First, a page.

Pain Management During Labor and Delivery in a Patient with Possible Local Anesthetic Resistance: A Case Report
Aksana Aliakseyeva1, *, Dante Villarreal2, Natalia Pawlowicz3
Identifiers and Pagination:Year: 2022
E-location ID: e258964582208180
Publisher ID: e258964582208180
Article History:Received Date: 16/3/2022
Revision Received Date: 30/5/2022
Acceptance Date: 30/6/2022
Electronic publication date: 31/10/2022
Collection year: 2022
open-access license: This is an open access article distributed under the terms of the Creative Commons Attribution 4.0 International Public License (CC-BY 4.0), a copy of which is available at: https://creativecommons.org/licenses/by/4.0/legalcode. This license permits unrestricted use, distribution, and reproduction in any medium, provided the original author and source are credited.
Local anesthetic resistance is a clinical entity characterized by inadequate analgesia despite technically well-performed procedures. The exact etiology and pathogenesis of this condition are not yet fully understood.
A 36-year-old Caucasian female presented to labor and delivery for induction of labor. On admission, the patient reported failure of epidural anesthesia during the previous delivery. An epidural catheter was placed, and analgesia was reported only at high doses of local anesthetic. The patient’s maximum pain level during delivery never reached a score of 2 out of 10.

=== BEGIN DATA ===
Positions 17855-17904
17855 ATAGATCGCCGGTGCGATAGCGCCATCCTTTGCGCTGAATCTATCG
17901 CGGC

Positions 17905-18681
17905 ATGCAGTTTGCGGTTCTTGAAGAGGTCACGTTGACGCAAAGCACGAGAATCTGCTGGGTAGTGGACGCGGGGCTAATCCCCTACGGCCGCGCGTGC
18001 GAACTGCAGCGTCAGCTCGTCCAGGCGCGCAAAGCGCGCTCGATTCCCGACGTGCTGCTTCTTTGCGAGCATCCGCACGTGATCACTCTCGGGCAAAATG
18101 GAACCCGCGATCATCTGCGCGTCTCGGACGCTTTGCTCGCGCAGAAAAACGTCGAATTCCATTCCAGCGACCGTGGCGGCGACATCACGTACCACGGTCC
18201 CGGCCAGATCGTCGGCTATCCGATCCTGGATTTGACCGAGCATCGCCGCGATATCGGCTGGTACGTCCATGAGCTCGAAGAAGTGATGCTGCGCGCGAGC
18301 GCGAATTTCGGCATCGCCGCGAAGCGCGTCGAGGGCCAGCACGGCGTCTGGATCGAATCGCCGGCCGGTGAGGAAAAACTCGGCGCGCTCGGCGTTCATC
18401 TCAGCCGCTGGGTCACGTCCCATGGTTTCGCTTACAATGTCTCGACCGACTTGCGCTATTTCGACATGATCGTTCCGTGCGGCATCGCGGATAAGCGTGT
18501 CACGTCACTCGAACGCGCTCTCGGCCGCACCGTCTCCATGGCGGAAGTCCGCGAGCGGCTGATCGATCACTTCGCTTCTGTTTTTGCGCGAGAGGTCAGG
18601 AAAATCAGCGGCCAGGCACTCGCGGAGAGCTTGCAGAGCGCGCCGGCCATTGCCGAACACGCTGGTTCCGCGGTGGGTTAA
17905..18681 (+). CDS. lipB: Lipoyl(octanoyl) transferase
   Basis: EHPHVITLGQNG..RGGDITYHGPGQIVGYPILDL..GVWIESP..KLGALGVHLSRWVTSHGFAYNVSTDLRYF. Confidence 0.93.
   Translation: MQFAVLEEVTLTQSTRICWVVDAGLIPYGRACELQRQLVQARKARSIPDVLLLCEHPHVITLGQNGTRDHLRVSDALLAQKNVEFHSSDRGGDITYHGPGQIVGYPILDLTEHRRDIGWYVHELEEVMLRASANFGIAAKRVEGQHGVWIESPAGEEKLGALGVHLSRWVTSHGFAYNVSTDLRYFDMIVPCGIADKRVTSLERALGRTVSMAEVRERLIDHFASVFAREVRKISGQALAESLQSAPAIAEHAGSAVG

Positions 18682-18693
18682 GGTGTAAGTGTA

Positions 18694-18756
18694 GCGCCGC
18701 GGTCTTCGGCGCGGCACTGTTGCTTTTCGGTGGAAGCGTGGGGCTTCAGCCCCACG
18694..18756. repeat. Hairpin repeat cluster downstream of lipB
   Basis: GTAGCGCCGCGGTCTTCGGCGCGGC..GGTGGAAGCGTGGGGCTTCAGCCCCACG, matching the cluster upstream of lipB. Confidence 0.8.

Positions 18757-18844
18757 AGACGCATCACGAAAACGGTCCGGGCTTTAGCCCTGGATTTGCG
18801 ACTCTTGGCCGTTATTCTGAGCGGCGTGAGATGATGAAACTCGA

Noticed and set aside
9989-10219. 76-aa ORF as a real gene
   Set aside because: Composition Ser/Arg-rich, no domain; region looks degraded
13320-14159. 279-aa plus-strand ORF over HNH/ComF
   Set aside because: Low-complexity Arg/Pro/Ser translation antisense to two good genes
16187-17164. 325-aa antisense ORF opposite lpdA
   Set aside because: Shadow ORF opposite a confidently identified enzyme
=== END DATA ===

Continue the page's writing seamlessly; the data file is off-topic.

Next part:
The most common causes of regional anesthetic failure are technical or placement failure, failure related to the local anesthetic itself, or localized infection. This patient appeared to have a true local anesthetic resistance, which was overcome by doubling the customary concentration of local anesthetic. Atypical responses to local anesthetics observed in the patient may be due to incomplete penetrance mutations in sodium channels since local anesthetics work through blocking nerve conduction by acting on these channels.